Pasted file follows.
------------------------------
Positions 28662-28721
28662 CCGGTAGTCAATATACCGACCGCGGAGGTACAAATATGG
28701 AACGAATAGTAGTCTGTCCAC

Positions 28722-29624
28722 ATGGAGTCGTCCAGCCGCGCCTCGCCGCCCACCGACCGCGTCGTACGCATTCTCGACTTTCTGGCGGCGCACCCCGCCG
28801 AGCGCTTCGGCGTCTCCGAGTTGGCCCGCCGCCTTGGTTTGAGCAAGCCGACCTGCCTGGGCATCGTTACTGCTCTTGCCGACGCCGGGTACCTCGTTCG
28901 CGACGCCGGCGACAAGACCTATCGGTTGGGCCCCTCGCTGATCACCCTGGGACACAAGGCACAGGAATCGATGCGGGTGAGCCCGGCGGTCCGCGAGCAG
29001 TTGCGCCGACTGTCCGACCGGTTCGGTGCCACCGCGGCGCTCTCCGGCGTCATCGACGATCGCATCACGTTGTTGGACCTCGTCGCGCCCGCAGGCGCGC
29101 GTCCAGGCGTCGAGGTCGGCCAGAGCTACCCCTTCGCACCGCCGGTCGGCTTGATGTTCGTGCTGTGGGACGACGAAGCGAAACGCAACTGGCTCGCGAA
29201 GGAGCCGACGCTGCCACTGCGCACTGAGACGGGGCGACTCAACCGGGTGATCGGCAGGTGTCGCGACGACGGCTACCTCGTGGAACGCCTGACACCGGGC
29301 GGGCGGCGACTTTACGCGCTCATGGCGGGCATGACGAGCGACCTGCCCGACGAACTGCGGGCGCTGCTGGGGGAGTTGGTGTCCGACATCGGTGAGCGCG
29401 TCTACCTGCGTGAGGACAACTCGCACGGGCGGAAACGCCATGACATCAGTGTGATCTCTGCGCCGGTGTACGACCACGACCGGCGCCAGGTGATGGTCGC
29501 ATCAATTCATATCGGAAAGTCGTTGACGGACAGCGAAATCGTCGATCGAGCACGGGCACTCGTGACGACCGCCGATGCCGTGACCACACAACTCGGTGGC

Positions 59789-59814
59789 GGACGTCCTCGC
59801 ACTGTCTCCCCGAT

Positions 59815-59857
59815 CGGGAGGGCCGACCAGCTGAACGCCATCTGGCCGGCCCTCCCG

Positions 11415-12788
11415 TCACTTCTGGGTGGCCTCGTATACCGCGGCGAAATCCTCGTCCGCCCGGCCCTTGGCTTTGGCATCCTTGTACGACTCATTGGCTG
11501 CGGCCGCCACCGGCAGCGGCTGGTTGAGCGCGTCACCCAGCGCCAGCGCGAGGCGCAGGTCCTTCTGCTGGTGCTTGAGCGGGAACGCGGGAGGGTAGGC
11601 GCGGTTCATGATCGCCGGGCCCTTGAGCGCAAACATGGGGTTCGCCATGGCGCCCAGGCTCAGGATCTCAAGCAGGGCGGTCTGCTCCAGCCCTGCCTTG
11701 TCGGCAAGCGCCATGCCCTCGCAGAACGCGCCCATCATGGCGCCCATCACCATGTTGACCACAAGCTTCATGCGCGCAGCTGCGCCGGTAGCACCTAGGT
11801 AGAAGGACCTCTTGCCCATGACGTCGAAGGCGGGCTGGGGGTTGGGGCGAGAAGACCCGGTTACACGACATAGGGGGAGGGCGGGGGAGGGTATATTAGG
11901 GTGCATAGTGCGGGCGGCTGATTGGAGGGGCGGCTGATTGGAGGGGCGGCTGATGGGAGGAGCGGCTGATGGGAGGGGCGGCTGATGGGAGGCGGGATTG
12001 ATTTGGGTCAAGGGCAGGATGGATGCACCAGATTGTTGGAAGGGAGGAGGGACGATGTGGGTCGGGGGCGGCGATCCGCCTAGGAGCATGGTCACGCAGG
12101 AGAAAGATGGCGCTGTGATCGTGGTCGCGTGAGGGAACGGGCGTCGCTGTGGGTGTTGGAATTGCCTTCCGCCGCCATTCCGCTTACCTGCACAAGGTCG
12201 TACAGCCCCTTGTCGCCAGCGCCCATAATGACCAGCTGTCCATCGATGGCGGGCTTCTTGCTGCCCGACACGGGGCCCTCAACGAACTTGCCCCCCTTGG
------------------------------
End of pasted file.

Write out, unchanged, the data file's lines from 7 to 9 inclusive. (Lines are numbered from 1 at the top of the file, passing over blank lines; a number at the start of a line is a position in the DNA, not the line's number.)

28901 CGACGCCGGCGACAAGACCTATCGGTTGGGCCCCTCGCTGATCACCCTGGGACACAAGGCACAGGAATCGATGCGGGTGAGCCCGGCGGTCCGCGAGCAG
29001 TTGCGCCGACTGTCCGACCGGTTCGGTGCCACCGCGGCGCTCTCCGGCGTCATCGACGATCGCATCACGTTGTTGGACCTCGTCGCGCCCGCAGGCGCGC
29101 GTCCAGGCGTCGAGGTCGGCCAGAGCTACCCCTTCGCACCGCCGGTCGGCTTGATGTTCGTGCTGTGGGACGACGAAGCGAAACGCAACTGGCTCGCGAA